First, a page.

4. The Date: The Mayflower anchored at Plymouth on December 16, 1620. More than half of the settlers died over the winter. With the help of the Native Americans, they planted crops and enjoyed a fairly bountiful harvest. The corn harvest was especially impressive because of a surviving member of the Wampanoag named Squanto had taught the Pilgrims the best way to plant and fertilize corn. The actual feast was held somewhere between September 21 and November 11, 1621, most likely mid October. The celebration lasted for three whole days!
5. The Preparation: The Pilgrims were very traditional in their family roles. The women and girls prepared all of the meal themselves, cooking primarily outdoors.
6. The Menu: The first Thanksgiving meal may have contained some wild turkey, but no cranberry sauce or pumpkin pie. More likely dishes were vegetables from the Pilgrim’s gardens such as carrots, cucumbers, turnips, onions, radishes, beets, and cabbage. Also likely to have appeared at this feast were wild geese and duck. The settlers had no sugar, so dessert probably consisted of berries as well as fresh and dried fruit such as strawberries, plums, and cherries. Lobsters, eels, clams, oysters, and fresh fish were also probably at the celebration being that the settlement was near the coast. Venison was the main course; the Native Americans contributed five deer. Rather than a formal sit down dinner, the feast of 1621 was more like a continuous buffet eaten primarily using one’s fingers.
7. The Guests: Attending the harvest celebration were approximately 50 English settlers under the leadership of the colony’s governor William Bradford. About ninety Native American men of the Wampanoag tribe under leadership of Chief Massasoit later arrived.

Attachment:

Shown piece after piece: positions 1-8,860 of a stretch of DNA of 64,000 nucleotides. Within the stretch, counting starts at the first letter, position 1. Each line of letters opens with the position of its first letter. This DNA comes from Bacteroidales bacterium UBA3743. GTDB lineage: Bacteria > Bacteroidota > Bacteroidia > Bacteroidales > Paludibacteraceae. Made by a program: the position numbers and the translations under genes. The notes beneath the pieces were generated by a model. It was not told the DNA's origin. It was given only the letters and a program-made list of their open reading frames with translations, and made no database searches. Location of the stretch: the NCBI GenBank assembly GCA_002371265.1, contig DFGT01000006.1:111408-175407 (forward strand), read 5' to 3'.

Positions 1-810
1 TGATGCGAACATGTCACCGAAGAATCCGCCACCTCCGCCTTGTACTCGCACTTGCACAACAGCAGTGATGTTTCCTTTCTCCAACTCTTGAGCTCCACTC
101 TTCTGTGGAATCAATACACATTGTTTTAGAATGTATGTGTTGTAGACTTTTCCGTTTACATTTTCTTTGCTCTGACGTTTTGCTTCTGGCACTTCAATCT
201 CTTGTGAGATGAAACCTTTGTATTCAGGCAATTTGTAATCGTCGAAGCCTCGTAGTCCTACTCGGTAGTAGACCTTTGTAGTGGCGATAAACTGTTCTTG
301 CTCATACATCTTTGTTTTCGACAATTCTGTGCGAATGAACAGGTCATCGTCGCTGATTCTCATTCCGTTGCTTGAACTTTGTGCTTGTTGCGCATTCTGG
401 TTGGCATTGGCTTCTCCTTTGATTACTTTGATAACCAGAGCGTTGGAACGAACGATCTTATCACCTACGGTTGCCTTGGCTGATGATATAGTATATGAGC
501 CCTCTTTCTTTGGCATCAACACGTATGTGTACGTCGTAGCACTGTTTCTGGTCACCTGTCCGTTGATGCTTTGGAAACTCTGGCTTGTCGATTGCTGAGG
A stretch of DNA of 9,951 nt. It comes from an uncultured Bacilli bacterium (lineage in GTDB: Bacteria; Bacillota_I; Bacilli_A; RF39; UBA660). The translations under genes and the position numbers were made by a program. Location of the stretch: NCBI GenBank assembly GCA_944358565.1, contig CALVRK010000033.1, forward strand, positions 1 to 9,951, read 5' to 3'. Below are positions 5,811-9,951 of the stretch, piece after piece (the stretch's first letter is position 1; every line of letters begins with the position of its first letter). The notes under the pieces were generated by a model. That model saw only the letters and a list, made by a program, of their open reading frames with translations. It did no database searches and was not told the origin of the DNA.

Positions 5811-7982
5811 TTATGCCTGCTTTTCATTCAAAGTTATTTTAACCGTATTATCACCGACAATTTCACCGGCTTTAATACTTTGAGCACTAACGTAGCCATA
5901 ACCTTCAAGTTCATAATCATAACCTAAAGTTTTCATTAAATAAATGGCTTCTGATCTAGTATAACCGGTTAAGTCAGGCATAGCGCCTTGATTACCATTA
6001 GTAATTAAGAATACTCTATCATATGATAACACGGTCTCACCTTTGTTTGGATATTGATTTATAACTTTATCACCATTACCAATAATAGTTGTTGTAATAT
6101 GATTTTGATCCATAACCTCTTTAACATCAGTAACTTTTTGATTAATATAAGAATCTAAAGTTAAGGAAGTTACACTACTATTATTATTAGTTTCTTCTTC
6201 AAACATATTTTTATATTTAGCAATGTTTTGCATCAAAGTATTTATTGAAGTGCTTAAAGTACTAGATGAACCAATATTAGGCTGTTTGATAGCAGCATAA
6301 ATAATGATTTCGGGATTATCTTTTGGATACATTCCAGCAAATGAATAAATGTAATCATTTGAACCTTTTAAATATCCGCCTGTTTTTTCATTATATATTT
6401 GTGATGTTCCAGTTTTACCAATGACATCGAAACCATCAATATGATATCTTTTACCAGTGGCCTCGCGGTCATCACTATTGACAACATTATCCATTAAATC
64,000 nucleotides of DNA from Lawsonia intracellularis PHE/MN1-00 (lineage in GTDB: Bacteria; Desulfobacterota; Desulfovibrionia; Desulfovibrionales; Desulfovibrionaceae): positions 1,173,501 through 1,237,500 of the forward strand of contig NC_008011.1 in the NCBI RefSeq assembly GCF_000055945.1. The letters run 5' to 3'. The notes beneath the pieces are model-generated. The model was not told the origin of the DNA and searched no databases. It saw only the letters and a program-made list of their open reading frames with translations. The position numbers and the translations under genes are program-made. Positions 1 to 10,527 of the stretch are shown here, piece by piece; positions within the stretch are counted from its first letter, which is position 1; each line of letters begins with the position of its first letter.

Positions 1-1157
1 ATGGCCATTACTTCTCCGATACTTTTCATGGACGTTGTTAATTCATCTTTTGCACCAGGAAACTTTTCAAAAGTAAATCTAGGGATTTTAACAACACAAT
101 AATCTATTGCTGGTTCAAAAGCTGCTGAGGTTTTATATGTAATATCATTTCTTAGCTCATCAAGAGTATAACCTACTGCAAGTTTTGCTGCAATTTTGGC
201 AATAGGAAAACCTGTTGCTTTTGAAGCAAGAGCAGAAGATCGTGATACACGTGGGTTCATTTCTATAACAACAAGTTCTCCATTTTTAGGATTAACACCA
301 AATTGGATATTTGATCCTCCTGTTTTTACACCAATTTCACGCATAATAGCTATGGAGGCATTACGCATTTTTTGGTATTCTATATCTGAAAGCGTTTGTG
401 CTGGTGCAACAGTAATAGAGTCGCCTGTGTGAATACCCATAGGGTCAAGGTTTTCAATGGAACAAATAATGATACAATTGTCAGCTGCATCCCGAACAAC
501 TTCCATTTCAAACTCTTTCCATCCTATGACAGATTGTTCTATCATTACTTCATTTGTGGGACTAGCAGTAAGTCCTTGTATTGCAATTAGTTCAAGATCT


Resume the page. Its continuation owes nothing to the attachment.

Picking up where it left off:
8. The Attire: The weather was chilly in October in New England, so the Wampanoag were probably fully dressed rather than dining in just their loincloths. The Native American guests did not wear feathered headdresses. Those were worn by the Plains Indians. The Pilgrim men wore long sleeved shirts and pants of varying colors with jackets, woolen stockings and stocking caps. Buckles had not yet come into use. Pilgrim women and girls wore colorful long dresses. Black and white was reserved for Sundays.
9. The Festivities: The first Thanksgiving was a harvest festival celebrating the abundance of food. It involved not only feasting, but also singing, dancing, and playing games. The boys and men practiced target shooting with English muskets, while the Wampanoag males shot bows and arrows. There were athletic competitions such as hand wresting and racing. Although there was no Thanksgiving football game to watch back then, the first Thanksgiving attendees did play a croquet like game called “stool ball” using a leather ball filled with feathers.